The flexible catheter of the invention may be inserted over a guidewire or by direct puncture using a trocar styler. Guidewire insertion proceeds as illustrated in part by FIGS. 4A and 4B.
First, a drainage site is selected and prepared using standard techniques, a guidewire 51 is inserted into the drainage site through a needle and the tract is dilated. Next a stiffening cannula 60 is inserted into catheter 10 while it is straightened ahead of the advancing cannula. Once the stiffening cannula is in place, as shown in FIG. 4B, the cannula is locked into catheter hub 32. The resulting catheter/cannula assembly is advanced over the guidewire into the site.
Next, the stiffening cannula is unlocked and the catheter advanced while the cannula is held stationary. The stiffening cannula and guidewire are then removed so that the restraining means (pigtail 62) returns to its original shape (FIG. 4A). The distal tip of the catheter 64 is then moved into place in accordance with the invention by pulling back on suture 24 while monitoring under fluoroscopy until the pigtail is secured. The catheter is then attached to an appropriate drainage device and fluid is drained by suction or gravity.
Turning now to FIG. 5A, silicone sheath 50 is shown just before suture leader 46 is to be locked in place. As seen in FIG. 5B, in order to enhance the strength of the lock, suture leader 46 is wound around latex sleeve 42 several times after which the silicone sheath 50 is unrolled proximally to removably secure the suture (FIGS. 1A and 5C). The suture can be then tied into a knot and the excess suture cut and discarded. The silicone sheath is then unrolled proximally the rest of the way so that the end of the suture is completely covered.
When a direct puncture technique is used, as illustrated in FIGS. 6A-C, the drainage site is selected and prepared using standard techniques, the stiffening cannula 60 is inserted while straightening the catheter ahead of the cannula, (as described above), and the stiffening cannula is locked into catheter hub 32. Then, a trocar styler 70 is advanced into place and locked into the hub of the stiffening cannula (FIG. 6B). The resulting catheter/cannula/trocar styler assembly 72 is then advanced into the site and the trocar styler removed. If desired, a guidewire may then be inserted to aid in placement.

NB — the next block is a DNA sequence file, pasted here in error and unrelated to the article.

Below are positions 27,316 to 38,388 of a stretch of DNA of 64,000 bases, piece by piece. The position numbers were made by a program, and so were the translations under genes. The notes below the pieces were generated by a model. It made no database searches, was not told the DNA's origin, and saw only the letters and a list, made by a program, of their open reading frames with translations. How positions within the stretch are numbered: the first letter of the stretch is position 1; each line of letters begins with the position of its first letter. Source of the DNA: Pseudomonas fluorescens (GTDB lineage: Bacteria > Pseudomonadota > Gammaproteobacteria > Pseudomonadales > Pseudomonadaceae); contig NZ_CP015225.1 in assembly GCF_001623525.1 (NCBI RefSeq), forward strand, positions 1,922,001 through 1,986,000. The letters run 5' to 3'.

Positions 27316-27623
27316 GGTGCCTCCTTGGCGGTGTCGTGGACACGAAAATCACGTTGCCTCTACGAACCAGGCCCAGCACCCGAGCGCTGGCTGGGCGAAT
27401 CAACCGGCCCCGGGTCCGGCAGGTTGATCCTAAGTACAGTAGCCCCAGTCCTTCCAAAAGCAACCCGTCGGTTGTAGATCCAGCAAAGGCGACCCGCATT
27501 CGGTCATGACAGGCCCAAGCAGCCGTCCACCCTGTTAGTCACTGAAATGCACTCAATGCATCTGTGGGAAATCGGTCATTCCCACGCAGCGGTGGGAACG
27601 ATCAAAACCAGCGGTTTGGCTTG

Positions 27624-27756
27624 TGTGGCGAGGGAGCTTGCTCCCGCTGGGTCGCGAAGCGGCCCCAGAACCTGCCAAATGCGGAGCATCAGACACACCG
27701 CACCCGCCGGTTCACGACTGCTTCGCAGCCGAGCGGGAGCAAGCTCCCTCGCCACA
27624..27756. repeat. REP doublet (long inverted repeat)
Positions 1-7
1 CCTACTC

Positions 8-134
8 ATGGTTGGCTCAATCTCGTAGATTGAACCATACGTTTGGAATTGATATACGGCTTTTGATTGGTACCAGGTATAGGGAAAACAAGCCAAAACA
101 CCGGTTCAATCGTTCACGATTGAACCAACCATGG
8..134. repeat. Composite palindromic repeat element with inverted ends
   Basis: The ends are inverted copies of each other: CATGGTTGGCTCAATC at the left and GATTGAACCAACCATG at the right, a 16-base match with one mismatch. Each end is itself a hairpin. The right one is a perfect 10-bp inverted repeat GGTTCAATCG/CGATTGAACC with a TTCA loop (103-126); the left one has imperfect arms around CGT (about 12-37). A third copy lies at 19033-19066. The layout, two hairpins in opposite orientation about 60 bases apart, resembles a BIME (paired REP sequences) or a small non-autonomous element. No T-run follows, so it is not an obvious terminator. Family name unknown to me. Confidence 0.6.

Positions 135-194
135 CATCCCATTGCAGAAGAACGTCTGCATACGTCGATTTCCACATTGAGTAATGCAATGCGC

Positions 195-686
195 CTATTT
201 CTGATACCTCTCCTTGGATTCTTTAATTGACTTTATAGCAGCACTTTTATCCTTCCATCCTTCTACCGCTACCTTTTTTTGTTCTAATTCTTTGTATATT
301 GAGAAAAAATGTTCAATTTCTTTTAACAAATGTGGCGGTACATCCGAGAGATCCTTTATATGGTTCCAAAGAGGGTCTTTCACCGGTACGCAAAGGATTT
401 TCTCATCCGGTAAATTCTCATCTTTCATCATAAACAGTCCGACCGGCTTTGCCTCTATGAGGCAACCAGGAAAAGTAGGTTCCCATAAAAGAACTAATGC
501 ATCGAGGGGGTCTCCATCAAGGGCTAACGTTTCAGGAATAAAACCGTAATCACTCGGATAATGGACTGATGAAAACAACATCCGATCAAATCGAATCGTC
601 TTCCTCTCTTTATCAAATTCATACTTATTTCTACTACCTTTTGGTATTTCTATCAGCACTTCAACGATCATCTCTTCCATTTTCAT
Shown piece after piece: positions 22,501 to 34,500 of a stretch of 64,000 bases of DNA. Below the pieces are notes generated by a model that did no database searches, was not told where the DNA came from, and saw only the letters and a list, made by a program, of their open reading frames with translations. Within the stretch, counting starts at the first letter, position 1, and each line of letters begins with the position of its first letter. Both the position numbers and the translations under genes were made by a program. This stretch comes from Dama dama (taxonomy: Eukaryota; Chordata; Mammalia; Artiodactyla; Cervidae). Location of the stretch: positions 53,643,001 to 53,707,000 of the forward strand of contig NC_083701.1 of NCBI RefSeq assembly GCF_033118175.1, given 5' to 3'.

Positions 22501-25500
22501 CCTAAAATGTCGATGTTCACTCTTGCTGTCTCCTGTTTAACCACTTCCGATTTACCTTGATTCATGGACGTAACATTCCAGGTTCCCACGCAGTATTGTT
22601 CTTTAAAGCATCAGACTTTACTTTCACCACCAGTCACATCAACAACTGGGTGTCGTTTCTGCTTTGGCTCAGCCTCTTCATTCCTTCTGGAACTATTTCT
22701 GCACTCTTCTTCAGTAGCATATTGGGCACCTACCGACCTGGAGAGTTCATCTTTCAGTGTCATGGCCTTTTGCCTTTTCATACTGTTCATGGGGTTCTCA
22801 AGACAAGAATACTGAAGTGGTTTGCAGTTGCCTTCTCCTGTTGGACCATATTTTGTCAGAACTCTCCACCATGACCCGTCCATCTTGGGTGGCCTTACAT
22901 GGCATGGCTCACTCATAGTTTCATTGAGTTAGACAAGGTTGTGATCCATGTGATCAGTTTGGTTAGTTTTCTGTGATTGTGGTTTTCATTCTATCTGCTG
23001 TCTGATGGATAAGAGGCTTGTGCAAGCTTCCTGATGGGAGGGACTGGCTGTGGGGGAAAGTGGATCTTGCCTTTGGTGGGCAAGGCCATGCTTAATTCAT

Next, the stiffening cannula is unlocked and the catheter advanced while the cannula is held stationary whereupon the stiffening cannula and guide wire are removed. Then, the distal tip of pigtail 62 is positioned by pulling back on suture leader 46 and locking it in place, as described above. The catheter is then attached to appropriate drainage device and fluid is drained by suction or gravity.
Once the drainage procedure is completed and the catheter is to be removed, the drainage device is disconnected from the catheter and silicone sheath 50 is rolled back exposing the suture exit site on the latex sleeve. The suture can then be cut and/or untied thereby unlocking the pigtail.
The catheter may now be gently pulled from the cavity. If access is to be maintained, an appropriate guide wire (not shown) may be used to assist in removal and subsequent placement of another catheter.
While the present invention is described above in connection with specific embodiments, the invention is intended to cover all alternatives, modifications or equivalents that may be included within its sphere and scope, as defined by the appended claims.
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|U.S. Classification||604/95.04, 604/178, 604/107|
|Cooperative Classification||A61M25/04, A61M2025/0163|
|24 Nov 1993||AS||Assignment|
Owner name: URESIL CORPORATION, ILLINOIS
Free format text: ASSIGNMENT OF ASSIGNORS INTEREST;ASSIGNORS:GOLDENBERG, BARRY;WILLIAMS, JEFF;SCHUCART, DAVID;AND OTHERS;REEL/FRAME:006787/0759
Effective date: 19931123
|16 Mar 1998||FPAY||Fee payment|
Year of fee payment: 4
|3 Apr 2002||FPAY||Fee payment|
Year of fee payment: 8
|4 Aug 2004||AS||Assignment|
|17 Aug 2004||AS||Assignment|
|14 Nov 2005||AS||Assignment|
Owner name: URESIL, LLC, ILLINOIS
Free format text: CHANGE OF NAME;ASSIGNOR:URESIL ACQUISITION GROUP, LLC;REEL/FRAME:016769/0344
Effective date: 20040719
|4 Apr 2006||FPAY||Fee payment|
Year of fee payment: 12